Interestingly, sleep disorders would often produce symptoms mimicking ADHD, so doctors should be extra careful not to confuse ADHD with consequences of these sleep problems [13, 14].

In our recent study involving adults with ADHD (data not yet published) we found that sleep quality is closely related to symptoms of inattention, hyperactivity/ impulsivity and emotional instability and that people with poor sleep quality make a lot of errors and respond much slower in a cognitive task which required concentration.

This means that if you have ADHD and you don’t sleep well, it’s as if you’d have more severe symptoms. And if you don’t have ADHD, lack of quality sleep could essentially make you a bit ADHD.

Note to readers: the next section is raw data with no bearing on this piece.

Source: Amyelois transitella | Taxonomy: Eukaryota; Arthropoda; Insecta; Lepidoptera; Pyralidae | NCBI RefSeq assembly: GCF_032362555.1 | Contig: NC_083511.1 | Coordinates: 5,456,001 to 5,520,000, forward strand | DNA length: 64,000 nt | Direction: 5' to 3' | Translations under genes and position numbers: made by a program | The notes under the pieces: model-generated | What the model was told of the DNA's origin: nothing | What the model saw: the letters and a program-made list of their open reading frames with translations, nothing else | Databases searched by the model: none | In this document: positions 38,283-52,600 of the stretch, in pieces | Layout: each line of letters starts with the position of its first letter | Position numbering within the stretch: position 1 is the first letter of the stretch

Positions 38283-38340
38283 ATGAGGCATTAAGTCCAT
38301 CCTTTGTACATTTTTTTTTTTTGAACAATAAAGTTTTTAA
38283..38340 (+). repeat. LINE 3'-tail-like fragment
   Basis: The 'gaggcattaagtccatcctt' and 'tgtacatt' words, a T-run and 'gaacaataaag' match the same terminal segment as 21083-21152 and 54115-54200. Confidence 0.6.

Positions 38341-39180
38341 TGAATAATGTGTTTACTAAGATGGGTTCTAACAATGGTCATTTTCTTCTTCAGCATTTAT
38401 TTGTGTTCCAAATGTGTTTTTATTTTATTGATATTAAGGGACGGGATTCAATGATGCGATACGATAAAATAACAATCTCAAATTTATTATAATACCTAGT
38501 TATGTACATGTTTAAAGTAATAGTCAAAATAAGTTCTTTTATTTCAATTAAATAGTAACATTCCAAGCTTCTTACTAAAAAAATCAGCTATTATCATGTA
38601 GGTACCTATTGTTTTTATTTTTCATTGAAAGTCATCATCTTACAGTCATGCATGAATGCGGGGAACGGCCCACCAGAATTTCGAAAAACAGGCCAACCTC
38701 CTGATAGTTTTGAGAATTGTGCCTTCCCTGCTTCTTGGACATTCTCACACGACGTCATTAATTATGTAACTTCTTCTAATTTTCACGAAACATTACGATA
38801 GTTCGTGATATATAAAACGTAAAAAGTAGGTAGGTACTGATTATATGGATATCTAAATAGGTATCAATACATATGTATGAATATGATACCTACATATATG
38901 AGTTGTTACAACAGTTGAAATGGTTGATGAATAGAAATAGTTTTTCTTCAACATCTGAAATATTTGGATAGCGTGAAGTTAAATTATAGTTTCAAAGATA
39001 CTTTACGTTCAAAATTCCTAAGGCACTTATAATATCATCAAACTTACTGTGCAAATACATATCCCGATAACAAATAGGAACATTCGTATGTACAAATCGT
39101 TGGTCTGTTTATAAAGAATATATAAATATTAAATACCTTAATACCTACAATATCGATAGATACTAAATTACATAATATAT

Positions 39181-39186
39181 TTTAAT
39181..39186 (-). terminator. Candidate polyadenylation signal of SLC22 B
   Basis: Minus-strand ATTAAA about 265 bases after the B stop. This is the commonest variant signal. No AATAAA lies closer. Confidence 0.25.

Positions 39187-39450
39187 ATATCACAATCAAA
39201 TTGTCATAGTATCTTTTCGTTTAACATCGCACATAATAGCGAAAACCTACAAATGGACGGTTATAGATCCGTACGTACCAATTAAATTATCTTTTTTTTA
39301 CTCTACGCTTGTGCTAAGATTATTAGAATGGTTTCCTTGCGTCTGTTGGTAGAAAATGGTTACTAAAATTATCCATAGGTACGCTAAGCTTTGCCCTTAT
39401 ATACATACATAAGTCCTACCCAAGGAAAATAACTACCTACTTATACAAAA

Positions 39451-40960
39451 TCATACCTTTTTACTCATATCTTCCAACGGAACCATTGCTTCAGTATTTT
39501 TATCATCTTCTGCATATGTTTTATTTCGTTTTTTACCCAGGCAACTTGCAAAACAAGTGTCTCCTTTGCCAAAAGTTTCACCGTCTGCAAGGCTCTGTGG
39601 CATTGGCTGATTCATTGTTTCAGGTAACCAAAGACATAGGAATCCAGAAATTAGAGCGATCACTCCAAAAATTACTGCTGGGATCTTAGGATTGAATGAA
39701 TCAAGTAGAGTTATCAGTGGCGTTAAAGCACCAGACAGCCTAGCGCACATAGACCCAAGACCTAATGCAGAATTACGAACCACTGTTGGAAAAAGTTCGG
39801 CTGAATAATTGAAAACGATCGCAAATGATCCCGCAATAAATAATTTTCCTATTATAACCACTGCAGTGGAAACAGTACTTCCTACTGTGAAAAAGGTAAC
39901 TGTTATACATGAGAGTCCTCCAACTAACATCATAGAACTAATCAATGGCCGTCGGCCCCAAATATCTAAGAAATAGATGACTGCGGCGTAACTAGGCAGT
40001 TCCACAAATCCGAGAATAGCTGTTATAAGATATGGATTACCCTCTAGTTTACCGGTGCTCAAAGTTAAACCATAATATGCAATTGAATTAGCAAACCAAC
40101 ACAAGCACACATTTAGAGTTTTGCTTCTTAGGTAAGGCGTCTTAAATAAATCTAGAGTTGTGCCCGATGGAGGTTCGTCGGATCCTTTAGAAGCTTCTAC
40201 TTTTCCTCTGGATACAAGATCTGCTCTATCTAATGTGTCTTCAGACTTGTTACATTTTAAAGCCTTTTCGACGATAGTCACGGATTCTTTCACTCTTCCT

That’s why, regardless of whether you suffer from ADHD or not, you should do all in your power to make sure you sleep well at night (for useful tips check After all, we will all spend 20-30 years of our lives journeying into slumberland, so let’s make the best of these long and frequent trips – for the sake of our bodies and minds.


  1. Walker, M.P., Why we sleep : unlocking the power of sleep and dreams. First Scribner hardcover edition. ed. 2017, New York: Scribner. pages cm.
  2. Krause, A.J., et al., The sleep-deprived human brain. Nat Rev Neurosci, 2017. 18(7): p. 404-418.
  3. Durmer, J.S. and D.F. Dinges, Neurocognitive consequences of sleep deprivation. Semin Neurol, 2005. 25(1): p. 117-29.
  4. Hvolby, A., Associations of sleep disturbance with ADHD: implications for treatment. Attention Deficit and Hyperactivity Disorders, 2015. 7(1): p. 1-18.
  5. Cortese, S., et al., Sleep in children with attention-deficit/hyperactivity disorder: meta-analysis of subjective and objective studies. J Am Acad Child Adolesc Psychiatry, 2009. 48(9): p. 894-908.